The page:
IMIS | Flanders Marine Institute

Flanders Marine Institute

Platform for marine research


Publications | Institutes | Persons | Datasets | Projects | Maps
[ report an error in this record ]basket (0): add | show Printer-friendly version

A histopathological survey of shore crab (Carcinus maenas) and brown shrimp (Crangon crangon) from six estuaries in the United Kingdom
Stentiford, G.D.; Feist, S.W. (2005). A histopathological survey of shore crab (Carcinus maenas) and brown shrimp (Crangon crangon) from six estuaries in the United Kingdom. J. Invertebr. Pathol. 88(2): 136-146.
In: Journal of Invertebrate Pathology. Academic Press: New York. ISSN 0022-2011, more
Peer reviewed article  

Available in  Authors 

    Carcinus maenas (Linnaeus, 1758) [WoRMS]; Crangon crangon (Linnaeus, 1758) [WoRMS]; Digenea C.Agardh, 1822 [WoRMS]; [WoRMS]; Marine
Author keywords
    Carcinus maenas; CcBV; Crangon crangon; Digenea; Estuary; Hematodinium perezi; Histopathology; Parasites; Survey; Virus

Authors  Top 
  • Stentiford, G.D.
  • Feist, S.W., more

    Invertebrates show considerable potential as sentinel organisms for the monitoring of the health status of aquatic systems. They are generally small, abundant, relatively sessile, and may readily bioaccumulate toxins. Cascade-like stress responses can occur following acute or chronic exposures to contaminated environments and as such, the overall health status of individuals within those environments, both in terms of histopathological lesions and the presence of infecting organisms, may ultimately reflect the general health status of these sites. The current study provides baseline multi-organ histopathological data for two common crustacean species, the shore crab (Carcinus maenas) and the brown shrimp (Crangon crangon) collected from six UK estuarine sites. Changes in the metabolic condition of crustaceans from these sites (measured in terms of connective tissue storage cell status) were interpreted in relation to other health measures (including parasite load and the presence of microbial pathogens). The relative ease at which a holistic assessment of health can be made using histopathology and the suitability of these species as environmental sentinels provide support for the inclusion of crustaceans as indicators of aquatic environmental health. Studies linking disease status to burdens of industrial contamination in these environments are now required.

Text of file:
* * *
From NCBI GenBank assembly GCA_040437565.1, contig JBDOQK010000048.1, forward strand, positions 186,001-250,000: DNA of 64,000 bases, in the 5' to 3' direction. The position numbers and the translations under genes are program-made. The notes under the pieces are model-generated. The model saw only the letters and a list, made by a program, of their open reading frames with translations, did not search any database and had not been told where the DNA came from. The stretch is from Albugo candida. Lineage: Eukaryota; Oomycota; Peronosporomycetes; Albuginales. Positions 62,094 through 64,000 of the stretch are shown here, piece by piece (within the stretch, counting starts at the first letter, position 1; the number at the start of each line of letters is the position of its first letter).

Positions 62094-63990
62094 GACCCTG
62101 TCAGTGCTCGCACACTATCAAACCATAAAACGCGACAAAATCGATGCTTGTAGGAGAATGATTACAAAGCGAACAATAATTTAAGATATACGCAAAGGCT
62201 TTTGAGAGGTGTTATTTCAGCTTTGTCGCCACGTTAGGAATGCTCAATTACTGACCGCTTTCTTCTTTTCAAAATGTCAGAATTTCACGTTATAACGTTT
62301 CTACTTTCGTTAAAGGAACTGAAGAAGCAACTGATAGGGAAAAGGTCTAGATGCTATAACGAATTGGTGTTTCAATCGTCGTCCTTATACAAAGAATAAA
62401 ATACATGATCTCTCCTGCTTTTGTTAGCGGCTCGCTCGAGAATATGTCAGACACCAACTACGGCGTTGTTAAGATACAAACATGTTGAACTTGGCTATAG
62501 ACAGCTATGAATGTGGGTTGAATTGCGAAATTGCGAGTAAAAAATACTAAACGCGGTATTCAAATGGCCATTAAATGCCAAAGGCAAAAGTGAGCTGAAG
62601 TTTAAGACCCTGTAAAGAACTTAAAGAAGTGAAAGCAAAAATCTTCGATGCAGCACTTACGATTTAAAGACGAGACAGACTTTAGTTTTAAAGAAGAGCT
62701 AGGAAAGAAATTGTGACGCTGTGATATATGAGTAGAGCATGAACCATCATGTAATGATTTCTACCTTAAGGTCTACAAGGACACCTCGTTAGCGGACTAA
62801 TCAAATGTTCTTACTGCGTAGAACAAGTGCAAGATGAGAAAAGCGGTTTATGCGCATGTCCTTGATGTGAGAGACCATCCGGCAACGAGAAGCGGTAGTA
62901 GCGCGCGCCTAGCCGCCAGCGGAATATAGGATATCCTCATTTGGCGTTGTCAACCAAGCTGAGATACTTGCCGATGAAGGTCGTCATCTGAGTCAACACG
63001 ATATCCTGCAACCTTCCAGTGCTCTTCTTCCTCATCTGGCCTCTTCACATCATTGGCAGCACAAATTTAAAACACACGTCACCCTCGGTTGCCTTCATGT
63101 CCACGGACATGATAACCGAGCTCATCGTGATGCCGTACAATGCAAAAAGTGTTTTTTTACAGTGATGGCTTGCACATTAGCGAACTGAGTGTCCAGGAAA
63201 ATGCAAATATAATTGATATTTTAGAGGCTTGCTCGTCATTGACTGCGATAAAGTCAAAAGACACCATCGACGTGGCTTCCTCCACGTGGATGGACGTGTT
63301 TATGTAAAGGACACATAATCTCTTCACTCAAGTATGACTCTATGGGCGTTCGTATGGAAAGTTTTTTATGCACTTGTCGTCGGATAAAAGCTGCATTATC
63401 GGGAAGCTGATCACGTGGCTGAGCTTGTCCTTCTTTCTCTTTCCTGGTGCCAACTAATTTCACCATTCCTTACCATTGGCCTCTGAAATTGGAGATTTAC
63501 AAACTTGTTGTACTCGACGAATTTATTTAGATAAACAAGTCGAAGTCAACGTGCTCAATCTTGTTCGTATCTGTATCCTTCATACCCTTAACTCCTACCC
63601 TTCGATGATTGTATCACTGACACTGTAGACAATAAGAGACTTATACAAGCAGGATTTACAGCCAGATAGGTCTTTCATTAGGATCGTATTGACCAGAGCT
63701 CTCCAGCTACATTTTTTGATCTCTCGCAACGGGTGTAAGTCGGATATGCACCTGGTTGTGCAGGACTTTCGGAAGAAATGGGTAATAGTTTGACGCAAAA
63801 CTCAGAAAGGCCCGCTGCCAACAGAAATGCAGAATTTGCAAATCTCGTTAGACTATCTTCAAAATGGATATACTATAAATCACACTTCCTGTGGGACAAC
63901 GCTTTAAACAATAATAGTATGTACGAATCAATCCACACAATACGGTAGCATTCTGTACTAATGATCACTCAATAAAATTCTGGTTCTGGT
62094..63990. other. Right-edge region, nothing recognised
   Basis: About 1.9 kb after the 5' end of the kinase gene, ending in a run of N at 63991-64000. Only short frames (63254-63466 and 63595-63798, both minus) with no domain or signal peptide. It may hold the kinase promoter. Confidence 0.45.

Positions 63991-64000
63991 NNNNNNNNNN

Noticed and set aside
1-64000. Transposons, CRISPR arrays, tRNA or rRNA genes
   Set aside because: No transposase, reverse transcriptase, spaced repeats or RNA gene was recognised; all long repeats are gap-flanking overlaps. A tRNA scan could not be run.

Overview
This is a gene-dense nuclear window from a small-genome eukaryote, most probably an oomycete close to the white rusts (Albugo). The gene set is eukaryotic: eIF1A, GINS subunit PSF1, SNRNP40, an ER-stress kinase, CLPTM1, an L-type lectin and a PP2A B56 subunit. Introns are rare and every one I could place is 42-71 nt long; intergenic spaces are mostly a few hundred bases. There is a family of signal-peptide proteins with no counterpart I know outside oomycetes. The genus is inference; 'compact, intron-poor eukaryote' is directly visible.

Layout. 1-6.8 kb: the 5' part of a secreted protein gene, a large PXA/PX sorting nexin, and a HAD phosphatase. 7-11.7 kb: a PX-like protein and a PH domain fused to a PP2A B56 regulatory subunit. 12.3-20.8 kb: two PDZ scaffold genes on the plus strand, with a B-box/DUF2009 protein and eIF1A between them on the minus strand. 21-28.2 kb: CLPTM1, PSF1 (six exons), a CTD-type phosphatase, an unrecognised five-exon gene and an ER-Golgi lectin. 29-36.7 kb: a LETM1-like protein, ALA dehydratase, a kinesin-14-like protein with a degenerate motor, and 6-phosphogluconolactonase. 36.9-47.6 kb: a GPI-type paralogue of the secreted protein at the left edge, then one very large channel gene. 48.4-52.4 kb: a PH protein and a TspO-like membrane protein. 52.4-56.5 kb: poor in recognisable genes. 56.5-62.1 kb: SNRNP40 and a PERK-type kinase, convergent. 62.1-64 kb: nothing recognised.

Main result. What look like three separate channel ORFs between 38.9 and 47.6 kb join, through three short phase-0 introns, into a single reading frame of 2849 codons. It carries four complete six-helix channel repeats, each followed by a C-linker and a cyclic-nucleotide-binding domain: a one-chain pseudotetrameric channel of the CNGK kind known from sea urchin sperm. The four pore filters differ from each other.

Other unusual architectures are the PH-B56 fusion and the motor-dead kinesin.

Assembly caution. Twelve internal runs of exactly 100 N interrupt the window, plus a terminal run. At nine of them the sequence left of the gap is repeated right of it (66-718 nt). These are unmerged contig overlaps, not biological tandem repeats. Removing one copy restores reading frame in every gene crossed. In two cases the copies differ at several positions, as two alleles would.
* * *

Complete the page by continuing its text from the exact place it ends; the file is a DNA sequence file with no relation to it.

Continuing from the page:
All data in IMIS is subject to the VLIZ privacy policy Top | Authors